Mon­day’s court sched­ule

Fed­erer, Djokovic, Nadal and Mur­ray con­trol “their turf ”

The Denver Post - - SPORTS - By Howard Fen­drich

LON­DON» As usual, Roger Fed­erer, No­vak Djokovic, Rafael Nadal and Andy Mur­ray are play­ing well at Wim­ble­don, lead­ing the way into Week 2.

“It’s their turf,” said Ernests Gul­bis, who stood in Djokovic’s way in the third round but failed to present too much of an ob­sta­cle. “It’s their home court.”

Not since Lley­ton He­witt won the cham­pi­onship 15 years ago has some­one other than Fed­erer (a record-equal­ing seven ti­tles in that span), Djokovic (three), Nadal (two) or Mur­ray (two) left Wim­ble­don with the men’s sin­gles ti­tle. In ad­di­tion, that so-called Fab Four ac­count for eight run­ner-up fin­ishes dur­ing that stretch.

Count Fed­erer among those shrug­ging at the quar­tet’s suc­cess so far, with only one set dropped among the lot.

“I thought that every­body this week was go­ing to find their form, es­pe­cially speak- ing about Andy and No­vak . ... With me, I hoped I was go­ing to be there. Whereas with Rafa’s con­fi­dence, I thought he was also go­ing to be there,” said Fed­erer, who has a cold. “So I’m not that sur­prised.”

This Grand Slam sea­son has been just like old times.

Fol­low­ing a pe­riod in which Djokovic, and then cur­rent No. 1 Mur­ray over­took Fed­erer and Nadal in the rank­ings, and started reg­u­larly ap­pear­ing in — and win­ning — ma­jor fi­nals, the lat­ter two have re­asserted them­selves.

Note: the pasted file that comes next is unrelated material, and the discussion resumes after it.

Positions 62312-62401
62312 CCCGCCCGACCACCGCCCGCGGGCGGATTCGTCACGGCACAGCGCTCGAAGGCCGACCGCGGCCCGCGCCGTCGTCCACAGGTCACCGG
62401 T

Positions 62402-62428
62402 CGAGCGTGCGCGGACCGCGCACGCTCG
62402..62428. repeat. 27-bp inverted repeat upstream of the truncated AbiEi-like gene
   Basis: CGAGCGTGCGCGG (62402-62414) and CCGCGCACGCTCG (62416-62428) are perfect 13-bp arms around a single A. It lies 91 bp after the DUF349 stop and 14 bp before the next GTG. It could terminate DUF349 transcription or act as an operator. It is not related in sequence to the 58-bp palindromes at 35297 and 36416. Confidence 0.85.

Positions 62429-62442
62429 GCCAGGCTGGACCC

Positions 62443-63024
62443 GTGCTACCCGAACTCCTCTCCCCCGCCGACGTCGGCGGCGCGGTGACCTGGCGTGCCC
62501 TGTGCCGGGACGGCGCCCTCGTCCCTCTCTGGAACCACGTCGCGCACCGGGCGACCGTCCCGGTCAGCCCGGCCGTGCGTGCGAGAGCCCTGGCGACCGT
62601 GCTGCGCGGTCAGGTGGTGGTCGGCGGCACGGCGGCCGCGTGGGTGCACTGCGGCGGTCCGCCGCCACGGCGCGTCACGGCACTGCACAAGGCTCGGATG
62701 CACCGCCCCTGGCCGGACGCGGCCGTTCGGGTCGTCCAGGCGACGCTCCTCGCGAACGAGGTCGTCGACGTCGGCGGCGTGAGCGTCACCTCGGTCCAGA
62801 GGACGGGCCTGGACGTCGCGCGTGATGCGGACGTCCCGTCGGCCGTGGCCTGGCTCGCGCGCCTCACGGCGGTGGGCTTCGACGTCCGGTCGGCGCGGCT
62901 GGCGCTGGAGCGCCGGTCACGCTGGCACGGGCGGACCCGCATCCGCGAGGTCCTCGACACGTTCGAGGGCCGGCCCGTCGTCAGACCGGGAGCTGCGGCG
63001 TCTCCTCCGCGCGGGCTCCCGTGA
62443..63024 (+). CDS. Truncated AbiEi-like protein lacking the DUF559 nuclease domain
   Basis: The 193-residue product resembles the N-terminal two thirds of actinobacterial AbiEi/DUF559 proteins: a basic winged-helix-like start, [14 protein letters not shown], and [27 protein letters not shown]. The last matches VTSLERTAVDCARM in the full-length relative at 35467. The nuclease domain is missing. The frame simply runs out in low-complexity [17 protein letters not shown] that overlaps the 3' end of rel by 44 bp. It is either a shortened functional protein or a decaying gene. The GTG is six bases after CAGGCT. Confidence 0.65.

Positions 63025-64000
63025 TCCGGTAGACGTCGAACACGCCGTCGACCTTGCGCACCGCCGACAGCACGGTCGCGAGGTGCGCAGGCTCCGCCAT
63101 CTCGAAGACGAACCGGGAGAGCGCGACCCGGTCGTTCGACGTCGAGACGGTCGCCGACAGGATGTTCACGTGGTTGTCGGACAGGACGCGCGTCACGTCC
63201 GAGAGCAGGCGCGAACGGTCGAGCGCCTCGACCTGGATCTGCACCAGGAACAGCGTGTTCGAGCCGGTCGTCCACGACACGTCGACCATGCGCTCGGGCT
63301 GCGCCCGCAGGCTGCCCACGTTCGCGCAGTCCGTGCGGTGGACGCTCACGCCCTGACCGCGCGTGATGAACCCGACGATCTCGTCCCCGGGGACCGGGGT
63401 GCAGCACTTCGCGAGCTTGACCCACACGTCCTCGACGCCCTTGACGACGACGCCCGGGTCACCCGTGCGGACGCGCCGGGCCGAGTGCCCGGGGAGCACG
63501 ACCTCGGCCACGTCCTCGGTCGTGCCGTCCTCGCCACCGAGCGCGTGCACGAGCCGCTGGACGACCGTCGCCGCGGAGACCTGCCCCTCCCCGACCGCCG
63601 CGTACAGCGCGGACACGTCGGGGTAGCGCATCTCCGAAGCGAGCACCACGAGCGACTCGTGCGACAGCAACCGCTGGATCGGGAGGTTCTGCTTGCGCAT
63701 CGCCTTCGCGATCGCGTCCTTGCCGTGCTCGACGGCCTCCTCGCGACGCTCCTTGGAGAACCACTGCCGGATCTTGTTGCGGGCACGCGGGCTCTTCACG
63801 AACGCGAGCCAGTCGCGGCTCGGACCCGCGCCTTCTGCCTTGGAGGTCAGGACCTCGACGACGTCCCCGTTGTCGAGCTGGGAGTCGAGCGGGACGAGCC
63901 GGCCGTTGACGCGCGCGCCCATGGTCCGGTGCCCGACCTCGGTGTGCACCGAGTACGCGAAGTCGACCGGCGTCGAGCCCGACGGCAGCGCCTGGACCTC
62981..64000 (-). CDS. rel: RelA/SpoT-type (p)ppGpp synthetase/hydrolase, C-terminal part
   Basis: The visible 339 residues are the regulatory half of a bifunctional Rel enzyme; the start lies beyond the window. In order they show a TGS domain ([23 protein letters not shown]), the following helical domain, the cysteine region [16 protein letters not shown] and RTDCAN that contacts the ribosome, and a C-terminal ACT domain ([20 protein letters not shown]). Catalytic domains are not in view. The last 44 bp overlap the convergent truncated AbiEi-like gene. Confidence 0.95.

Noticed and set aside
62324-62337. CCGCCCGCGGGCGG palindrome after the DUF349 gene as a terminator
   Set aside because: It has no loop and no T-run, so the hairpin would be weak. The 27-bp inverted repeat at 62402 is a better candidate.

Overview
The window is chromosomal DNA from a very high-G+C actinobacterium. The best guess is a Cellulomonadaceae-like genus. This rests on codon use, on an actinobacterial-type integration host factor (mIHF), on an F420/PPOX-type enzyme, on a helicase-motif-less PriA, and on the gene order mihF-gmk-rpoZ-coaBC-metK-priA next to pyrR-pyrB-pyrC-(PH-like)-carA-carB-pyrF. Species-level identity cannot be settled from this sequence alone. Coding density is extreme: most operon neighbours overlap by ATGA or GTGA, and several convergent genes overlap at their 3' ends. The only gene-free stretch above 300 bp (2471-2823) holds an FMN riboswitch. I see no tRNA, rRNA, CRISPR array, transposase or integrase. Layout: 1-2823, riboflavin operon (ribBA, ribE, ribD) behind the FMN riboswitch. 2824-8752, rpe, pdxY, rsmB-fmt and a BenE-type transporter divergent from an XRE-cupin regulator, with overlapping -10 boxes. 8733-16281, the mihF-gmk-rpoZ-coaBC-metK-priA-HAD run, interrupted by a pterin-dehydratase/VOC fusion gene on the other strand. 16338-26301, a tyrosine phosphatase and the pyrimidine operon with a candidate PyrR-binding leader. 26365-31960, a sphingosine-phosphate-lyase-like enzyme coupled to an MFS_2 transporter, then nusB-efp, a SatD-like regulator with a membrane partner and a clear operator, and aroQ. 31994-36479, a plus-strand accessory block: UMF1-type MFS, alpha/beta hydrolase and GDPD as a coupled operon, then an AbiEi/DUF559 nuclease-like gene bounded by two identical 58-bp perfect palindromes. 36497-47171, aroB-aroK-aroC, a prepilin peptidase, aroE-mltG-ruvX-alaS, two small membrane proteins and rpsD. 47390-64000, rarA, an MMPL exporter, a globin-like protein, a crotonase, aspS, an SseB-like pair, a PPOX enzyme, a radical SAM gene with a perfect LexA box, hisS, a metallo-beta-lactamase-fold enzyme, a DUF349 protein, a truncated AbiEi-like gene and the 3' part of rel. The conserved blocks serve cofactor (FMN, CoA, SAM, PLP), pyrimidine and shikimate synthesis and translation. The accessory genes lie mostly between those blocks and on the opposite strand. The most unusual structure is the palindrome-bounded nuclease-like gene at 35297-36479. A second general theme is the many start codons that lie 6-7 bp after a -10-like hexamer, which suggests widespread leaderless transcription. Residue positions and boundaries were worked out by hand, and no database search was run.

First, Fed­erer re­turned from miss­ing the last half of 2016 while let­ting his sur­gi­cally re­paired left knee heal and has been as im­pres­sive as he has been in some time.

He won his first Grand Slam ti­tle in 4½ years at the Aus­tralian Open, beat­ing long­time ri­val Nadal in the fi­nal.

If that was the first in­di­ca­tion that Nadal, too, was truly back af­ter his own health is­sues, an­other one came at the French Open, where he won his record 10th tro­phy with­out drop­ping a set.

He’s now run his con­sec­u­tive sets streak at ma­jors to 28, ty­ing his per­sonal best and, in the Open era, sit­ting be­hind Fed­erer’s run of 36 from 2006-07 and John McEn­roe’s run of 35 in 1984.

“Against Rafa,” said the man he de­feated in the third round, 30th-seeded Karen Khachanov, “if you give him time, he can de­stroy you.”

The men’s fourth-round matchups are set for Mon­day.

Wim­ble­don is the lone Grand Slam tour­na­ment that sched­ules all 16 re­main­ing sin­gles matches on the same day.

On the women’s side, at age 37, Venus Wil­liams is the old­est woman left. At 19, Ana Kon­juh is the youngest.

There is an in­ter­est­ing age dy­namic in the men’s event, too: The seven play­ers 30 or older in the round of 16 rep­re­sent the most to get that far in the 50 Wim­ble­dons of the Open era.

Fed­erer turns 36 in a month, Nadal is 31, and Djokovic and Mur­ray are 30. They’re joined by Gilles Muller (34), Kevin Anderson (31) and To­mas Berdych (31).

“I came through the ju­niors with all these guys. It’s nice to see them still hang­ing on, still en­joy­ing the tour, still be­ing tough out there, mak­ing it dif­fi­cult for the young­sters to break through,” Fed­erer said. “There is a bit of that clash right now — the young ones try­ing to push out, es­pe­cially, the 35plus guys. But then there’s a strong, strong team, as well, around the gen­er­a­tion of Rafa and Mur­ray and Djokovic, ob­vi­ously.”

Julian Finney, Getty Images

Spain’s Rafael Nadal has had a lot to smile about en­ter­ing his fourth-round match at Wim­ble­don on Mon­day. Nadal is the reign­ing French Open cham­pion; he didn’t lose a set while win­ning the tour­na­ment in Paris for the 10th time.

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